Blue Water Corp. v. O'Toole, 336 N.W.2d 279, 281 (Minn.1983). Failure to prove any of these four elements defeats recovery. Id. at 282.

Proximate cause in legal malpractice cases is the same as in ordinary negligence cases. Blackhawk Building Systems, Ltd. v. Aspelmeier, Fisch, Power, Warner & Engberg, 428 N.W.2d 288, 290 (Iowa 1988). Cause exists when

but for the attorney's negligence, the loss would not have occurred; or, alternatively, the loss must result directly from the tortious conduct.

Mallen & Smith, Legal Malpractice § 8.3 (3rd ed.1989). The issue of proximate cause is ordinarily a question of fact for the jury to decide. Vanderweyst v. Langford, 303 Minn. 575, 576, 228 N.W.2d 271, 272 (1975). However, proximate cause can be decided as a matter of law where reasonable minds can arrive at only one conclusion. Lennon v. Pieper, 411 N.W.2d 225, 228 (Minn.Ct.App.1987).

Raske contends that Gavin should have advised him what his position would be as a minority shareholder in Midwest Bean after the sale of control to American Bean. He argues that this fact would have led him to demand one-third of the total purchase price when American Bean purchased its controlling interest in Midwest Bean.

There is no evidence which shows that the transaction between Midwest Bean's shareholders and American Bean would have been structured differently had Gavin advised Raske. Raske understood he was a minority shareholder both before and after the sale. Raske, the owner of a commercial building company and a real estate company, also testified that he had enough business experience to know the difference between owning 50 percent and owning 51 percent of the shares of a corporation. Because Raske understood the essential implications of the sale of control without Gavin's advice, there is no indication that Raske would have acted differently with Gavin's advice. Moreover, there is no evidence to indicate what the other parties to the transaction would have done had Raske been advised to demand one-third of the total purchase price. In particular, there is no indication that Potter was willing to sell his shares for anything less than he did. Because the record does not contain specific facts which show that Raske or others would have restructured the sale transaction had Gavin advised Raske, there is no material issue of fact as to whether the alleged lack of advice was the proximate cause of Raske not obtaining one-third of the total purchase price.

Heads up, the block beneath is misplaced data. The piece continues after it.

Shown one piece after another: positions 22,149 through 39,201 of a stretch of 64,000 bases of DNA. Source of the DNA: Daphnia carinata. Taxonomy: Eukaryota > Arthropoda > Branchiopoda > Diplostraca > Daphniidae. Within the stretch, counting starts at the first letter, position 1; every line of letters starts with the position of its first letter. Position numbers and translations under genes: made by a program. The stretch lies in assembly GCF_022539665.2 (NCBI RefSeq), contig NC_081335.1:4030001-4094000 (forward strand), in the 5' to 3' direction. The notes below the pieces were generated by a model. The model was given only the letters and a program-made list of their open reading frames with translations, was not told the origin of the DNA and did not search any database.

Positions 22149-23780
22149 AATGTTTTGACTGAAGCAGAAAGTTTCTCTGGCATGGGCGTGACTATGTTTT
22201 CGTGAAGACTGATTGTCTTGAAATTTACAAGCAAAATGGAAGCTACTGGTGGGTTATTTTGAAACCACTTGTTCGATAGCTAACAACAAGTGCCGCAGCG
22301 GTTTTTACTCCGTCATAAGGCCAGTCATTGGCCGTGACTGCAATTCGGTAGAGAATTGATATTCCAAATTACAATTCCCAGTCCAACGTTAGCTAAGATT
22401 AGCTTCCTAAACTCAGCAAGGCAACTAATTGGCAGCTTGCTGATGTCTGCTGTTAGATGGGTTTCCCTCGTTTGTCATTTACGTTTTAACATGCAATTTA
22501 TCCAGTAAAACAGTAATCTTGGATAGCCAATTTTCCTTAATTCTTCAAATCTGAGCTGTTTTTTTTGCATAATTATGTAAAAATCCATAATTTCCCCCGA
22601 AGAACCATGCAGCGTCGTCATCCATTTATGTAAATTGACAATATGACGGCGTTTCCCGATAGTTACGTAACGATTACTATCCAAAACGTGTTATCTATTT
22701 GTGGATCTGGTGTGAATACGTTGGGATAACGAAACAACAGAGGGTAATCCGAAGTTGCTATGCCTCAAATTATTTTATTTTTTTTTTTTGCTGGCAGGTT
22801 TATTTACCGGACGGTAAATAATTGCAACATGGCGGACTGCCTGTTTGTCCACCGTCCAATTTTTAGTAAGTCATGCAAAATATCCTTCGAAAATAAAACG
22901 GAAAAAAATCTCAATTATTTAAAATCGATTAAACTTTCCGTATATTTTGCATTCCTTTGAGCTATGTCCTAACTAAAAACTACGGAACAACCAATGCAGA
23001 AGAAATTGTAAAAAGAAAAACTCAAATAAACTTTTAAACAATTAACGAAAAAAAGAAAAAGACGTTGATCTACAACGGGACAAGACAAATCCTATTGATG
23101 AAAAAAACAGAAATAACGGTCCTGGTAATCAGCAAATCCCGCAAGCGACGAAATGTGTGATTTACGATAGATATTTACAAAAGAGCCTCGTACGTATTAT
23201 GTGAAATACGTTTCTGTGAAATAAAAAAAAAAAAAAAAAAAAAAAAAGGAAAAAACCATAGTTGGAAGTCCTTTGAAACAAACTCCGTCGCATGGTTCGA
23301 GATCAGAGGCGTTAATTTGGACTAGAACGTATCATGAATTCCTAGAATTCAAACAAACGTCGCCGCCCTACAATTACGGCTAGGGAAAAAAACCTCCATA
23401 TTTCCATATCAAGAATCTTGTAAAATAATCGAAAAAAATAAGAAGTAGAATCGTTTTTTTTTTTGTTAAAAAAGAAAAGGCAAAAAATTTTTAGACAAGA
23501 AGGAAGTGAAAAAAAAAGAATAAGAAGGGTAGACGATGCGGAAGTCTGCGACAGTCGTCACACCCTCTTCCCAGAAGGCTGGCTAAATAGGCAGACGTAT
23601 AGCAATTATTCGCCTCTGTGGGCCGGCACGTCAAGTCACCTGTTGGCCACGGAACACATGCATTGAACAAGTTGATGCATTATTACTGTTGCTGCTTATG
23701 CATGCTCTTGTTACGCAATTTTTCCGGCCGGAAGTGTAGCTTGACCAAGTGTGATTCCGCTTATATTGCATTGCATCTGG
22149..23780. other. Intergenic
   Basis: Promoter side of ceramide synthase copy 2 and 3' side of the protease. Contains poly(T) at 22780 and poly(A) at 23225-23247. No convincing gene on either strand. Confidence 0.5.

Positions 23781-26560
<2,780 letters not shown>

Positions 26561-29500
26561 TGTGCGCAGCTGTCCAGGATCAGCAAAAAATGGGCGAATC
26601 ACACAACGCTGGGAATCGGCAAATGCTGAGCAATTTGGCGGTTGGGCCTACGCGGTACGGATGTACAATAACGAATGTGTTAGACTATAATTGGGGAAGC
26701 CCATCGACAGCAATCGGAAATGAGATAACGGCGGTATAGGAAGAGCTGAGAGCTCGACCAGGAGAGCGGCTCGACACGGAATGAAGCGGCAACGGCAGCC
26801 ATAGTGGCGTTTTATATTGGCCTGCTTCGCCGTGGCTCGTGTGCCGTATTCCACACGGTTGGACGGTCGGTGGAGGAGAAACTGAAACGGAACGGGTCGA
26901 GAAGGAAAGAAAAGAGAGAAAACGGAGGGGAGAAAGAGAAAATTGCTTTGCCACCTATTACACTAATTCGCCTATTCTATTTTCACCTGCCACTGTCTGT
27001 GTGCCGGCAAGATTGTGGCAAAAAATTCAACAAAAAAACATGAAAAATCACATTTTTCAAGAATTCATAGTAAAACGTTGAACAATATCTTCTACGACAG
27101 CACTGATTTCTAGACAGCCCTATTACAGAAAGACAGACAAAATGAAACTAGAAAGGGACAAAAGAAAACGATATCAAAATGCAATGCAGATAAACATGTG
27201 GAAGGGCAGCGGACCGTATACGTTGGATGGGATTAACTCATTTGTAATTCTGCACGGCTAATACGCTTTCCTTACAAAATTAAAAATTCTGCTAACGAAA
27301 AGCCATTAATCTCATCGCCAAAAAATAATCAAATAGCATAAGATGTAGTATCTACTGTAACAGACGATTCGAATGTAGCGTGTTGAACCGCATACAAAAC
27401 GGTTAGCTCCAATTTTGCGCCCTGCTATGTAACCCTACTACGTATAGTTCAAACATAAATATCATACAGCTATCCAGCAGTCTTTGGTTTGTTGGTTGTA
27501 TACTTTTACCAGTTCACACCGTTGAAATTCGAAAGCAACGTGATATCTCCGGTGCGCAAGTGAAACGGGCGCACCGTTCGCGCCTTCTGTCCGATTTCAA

Similarly, there is no indication that lack of advice from Gavin caused Raske to suffer losses after the sale transaction. The trial court found no evidence that Raske's decisions to reduce the purchase price of the 53 shares sold in the original transaction and to sell his remaining 147 shares for a lesser amount were the result of the fact Gavin did not provide legal advice. The record confirms the trial court's conclusion. Without such specific evidence, no material issue of fact on proximate cause has been shown.


The trial court properly granted Gavin's motion for summary judgment because there was no material issue of fact as to whether Gavin's alleged lack of legal advice *707 was the proximate cause of Raske's alleged harm.


IRVINE, Judge (dissenting).

I respectfully dissent.

I believe that there are the following fact issues for decision in a trial:

1. Whether Raske was justified in thinking he was being represented by Gavin.

2. Whether Gavin and his firm were guilty of malpractice in connection with the transaction.

I would reverse the summary judgment and remand the case for trial.


[*] Acting as judge of the Court of Appeals by appointment pursuant to Minn. Const. art. VI, § 2.